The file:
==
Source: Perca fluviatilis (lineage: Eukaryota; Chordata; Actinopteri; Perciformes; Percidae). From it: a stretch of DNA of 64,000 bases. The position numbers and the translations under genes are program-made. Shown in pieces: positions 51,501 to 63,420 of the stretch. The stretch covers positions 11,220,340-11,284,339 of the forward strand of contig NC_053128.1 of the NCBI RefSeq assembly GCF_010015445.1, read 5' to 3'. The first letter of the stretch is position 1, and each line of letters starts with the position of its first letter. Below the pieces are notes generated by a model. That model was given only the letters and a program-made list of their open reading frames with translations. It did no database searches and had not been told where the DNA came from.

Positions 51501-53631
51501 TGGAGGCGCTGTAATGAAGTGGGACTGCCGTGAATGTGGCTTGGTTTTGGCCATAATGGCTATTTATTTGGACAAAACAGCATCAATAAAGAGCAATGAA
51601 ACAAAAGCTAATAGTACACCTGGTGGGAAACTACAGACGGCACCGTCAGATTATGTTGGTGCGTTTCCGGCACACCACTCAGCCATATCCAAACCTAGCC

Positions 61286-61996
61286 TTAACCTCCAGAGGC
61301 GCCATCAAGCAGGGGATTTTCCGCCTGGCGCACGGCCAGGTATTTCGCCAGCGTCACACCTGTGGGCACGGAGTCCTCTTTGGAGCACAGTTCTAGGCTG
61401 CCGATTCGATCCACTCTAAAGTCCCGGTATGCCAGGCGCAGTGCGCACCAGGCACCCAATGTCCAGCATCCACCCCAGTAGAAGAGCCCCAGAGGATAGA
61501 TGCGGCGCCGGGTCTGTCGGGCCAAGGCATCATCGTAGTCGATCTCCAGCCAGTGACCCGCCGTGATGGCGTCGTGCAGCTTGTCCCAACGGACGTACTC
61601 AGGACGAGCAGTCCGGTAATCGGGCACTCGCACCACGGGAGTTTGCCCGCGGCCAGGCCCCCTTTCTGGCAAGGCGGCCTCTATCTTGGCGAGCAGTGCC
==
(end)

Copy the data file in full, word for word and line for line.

Source: Perca fluviatilis (lineage: Eukaryota; Chordata; Actinopteri; Perciformes; Percidae). From it: a stretch of DNA of 64,000 bases. The position numbers and the translations under genes are program-made. Shown in pieces: positions 51,501 to 63,420 of the stretch. The stretch covers positions 11,220,340-11,284,339 of the forward strand of contig NC_053128.1 of the NCBI RefSeq assembly GCF_010015445.1, read 5' to 3'. The first letter of the stretch is position 1, and each line of letters starts with the position of its first letter. Below the pieces are notes generated by a model. That model was given only the letters and a program-made list of their open reading frames with translations. It did no database searches and had not been told where the DNA came from.

Positions 51501-53631
51501 TGGAGGCGCTGTAATGAAGTGGGACTGCCGTGAATGTGGCTTGGTTTTGGCCATAATGGCTATTTATTTGGACAAAACAGCATCAATAAAGAGCAATGAA
51601 ACAAAAGCTAATAGTACACCTGGTGGGAAACTACAGACGGCACCGTCAGATTATGTTGGTGCGTTTCCGGCACACCACTCAGCCATATCCAAACCTAGCC

Positions 61286-61996
61286 TTAACCTCCAGAGGC
61301 GCCATCAAGCAGGGGATTTTCCGCCTGGCGCACGGCCAGGTATTTCGCCAGCGTCACACCTGTGGGCACGGAGTCCTCTTTGGAGCACAGTTCTAGGCTG
61401 CCGATTCGATCCACTCTAAAGTCCCGGTATGCCAGGCGCAGTGCGCACCAGGCACCCAATGTCCAGCATCCACCCCAGTAGAAGAGCCCCAGAGGATAGA
61501 TGCGGCGCCGGGTCTGTCGGGCCAAGGCATCATCGTAGTCGATCTCCAGCCAGTGACCCGCCGTGATGGCGTCGTGCAGCTTGTCCCAACGGACGTACTC
61601 AGGACGAGCAGTCCGGTAATCGGGCACTCGCACCACGGGAGTTTGCCCGCGGCCAGGCCCCCTTTCTGGCAAGGCGGCCTCTATCTTGGCGAGCAGTGCC